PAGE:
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Dublin: 2 °C Sunday 19 November, 2017
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Storm Ophelia surfer: 'The picture makes the ocean look rough... but it wasn't really that significant'

Luke Donnelly from Stillorgan is a trained lifeguard, surfing teacher and is studying oceanography as part of his degree.

ON MONDAY AFTERNOON, the same time that ex-Hurricane Ophelia was crashing through Ireland’s southern counties, a man from Stillorgan was heading out for a surf off the Dublin coast.

Photographer Gerry Andrews, who was out collecting cancer medicine in a Dún Laoghaire pharmacy, spotted the surfer swimming out to sea. He grabbed his camera and took the photo from his car – with one foot on the path and the other in the car.

“I was out of the car for all of 10 seconds,” Gerry told TheJournal.ie, who was anxious to get home before the storm hit.

22528323_1657179037635847_2716063371528578341_n Source: Gerry Andrews

That same day, five windsurfers were brought to shore by Coast Guard members, despite red weather warnings urging people to stay indoors (and away from the sea, for that matter).

In the aftermath of the storm that killed three people on Irish roads, Fianna Fáil proposed that it should be made an offence to recklessly endanger the lives of emergency personnel during a red weather warning.

A lot of those who saw the photo agreed.

“Should be charged for endangering lives,” said one person in response to the photo shared on Facebook, referring to the lives of emergency service personnel.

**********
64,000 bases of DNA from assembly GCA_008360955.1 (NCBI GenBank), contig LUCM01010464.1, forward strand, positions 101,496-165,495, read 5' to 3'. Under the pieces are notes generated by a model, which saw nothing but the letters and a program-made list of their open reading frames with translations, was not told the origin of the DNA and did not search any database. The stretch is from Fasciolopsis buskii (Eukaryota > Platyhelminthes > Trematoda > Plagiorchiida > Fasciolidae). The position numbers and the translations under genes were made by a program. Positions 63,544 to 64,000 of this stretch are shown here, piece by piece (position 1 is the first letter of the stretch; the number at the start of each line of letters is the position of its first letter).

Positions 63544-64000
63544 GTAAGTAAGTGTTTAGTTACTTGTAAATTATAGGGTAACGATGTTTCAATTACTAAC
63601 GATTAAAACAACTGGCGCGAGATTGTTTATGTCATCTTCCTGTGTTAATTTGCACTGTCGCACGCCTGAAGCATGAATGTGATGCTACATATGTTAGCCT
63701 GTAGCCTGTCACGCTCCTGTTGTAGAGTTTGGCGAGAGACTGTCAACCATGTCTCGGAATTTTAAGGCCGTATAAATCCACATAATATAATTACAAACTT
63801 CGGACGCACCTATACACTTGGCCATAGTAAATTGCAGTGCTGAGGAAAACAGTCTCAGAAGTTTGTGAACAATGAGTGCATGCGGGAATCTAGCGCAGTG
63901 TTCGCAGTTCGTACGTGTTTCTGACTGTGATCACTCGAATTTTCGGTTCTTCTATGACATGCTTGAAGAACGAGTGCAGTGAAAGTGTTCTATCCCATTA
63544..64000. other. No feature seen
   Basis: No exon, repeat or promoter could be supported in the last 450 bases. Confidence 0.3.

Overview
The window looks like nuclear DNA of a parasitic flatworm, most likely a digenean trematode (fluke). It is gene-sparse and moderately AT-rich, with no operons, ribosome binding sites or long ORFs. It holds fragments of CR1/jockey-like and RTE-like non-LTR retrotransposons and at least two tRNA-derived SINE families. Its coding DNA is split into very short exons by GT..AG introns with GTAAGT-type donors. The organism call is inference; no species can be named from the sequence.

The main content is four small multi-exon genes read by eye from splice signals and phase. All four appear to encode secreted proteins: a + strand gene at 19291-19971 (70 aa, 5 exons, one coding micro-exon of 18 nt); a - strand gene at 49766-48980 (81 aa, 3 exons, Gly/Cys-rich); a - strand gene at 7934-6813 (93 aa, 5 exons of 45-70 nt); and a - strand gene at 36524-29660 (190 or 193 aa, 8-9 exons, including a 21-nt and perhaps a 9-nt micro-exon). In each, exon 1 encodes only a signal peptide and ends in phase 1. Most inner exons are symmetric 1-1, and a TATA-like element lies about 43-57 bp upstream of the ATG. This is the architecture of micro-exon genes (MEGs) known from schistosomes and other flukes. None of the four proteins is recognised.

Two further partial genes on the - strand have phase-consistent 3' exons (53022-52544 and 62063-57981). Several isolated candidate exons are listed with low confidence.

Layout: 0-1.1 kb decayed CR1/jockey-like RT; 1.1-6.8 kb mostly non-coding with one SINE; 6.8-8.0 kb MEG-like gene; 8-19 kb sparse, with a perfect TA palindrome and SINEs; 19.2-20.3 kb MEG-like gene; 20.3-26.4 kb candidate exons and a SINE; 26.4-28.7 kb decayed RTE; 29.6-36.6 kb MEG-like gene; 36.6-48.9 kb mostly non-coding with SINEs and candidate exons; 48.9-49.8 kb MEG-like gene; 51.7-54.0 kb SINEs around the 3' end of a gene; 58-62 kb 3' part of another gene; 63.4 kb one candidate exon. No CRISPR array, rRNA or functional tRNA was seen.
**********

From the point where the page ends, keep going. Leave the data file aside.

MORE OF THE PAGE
On the same post, another person said:

Anyone stupid enough to enter the water or even to go onto the piers or cliffs around the country should be left to natural selection!

But the surfer who was snapped at White Rock beach in Killiney says that those who got outraged don’t have the full picture.

Someone snapped a picture of me down at Killiney yesterday and it caused a good bit of uproar on the @thejournal_ie haha. Check out some of the 1200 comments in the link below if you feel like a good laugh. My favourites include "I hope he drowned", "He should be castrated", and "Should be charged for endangering lives". To put the picture in context it was taken at 1.30pm before the wind picked up before the hurricane hit Dublin. The surf in this picture is about 4-5 ft max and I regularly surf here at twice the size during the winter months. Hope all the #keyboardwarriors had their fun sitting at home yesterday with this one. #ophelia #surf #dopes https://m.facebook.com/story.php?story_fbid=1657181847635566&id=137576076262825

A post shared by Luke Donnelly (@billyandthecloneasaurus) on

“What I was doing was calculated,” Luke Donnelly told TheJournal.ie.

“I’ve been surfing down there for 8 or 9 years, and using online models to check the weather, like the M5 weather buoy, the M2 Irish weather buoy in the Irish Sea. So I have a pretty in-depth knowledge of the local area, and about how winds and swell will affect it.”

The 27-year-old Trinity student, who’s been surfing for 15 years, had seen two or three days in advance that there would be “a small bit of swell” heading in.

He kept checking the Dublin buoy all that morning and thought he’d head down to check the tide at around 1pm, when there was an hour window where he could head out.

“It wasn’t a major swell event compared to smaller winter swells. When I saw it wasn’t really that significant – almost to the point that I wouldn’t have bothered going out.”

A friend of his, who’s a trained lifeguard, joined him at the coast, but decided not to head out as the 4-5ft waves weren’t large enough to bother, Luke says.

He caught one or two waves, and then got out before “they got too big”.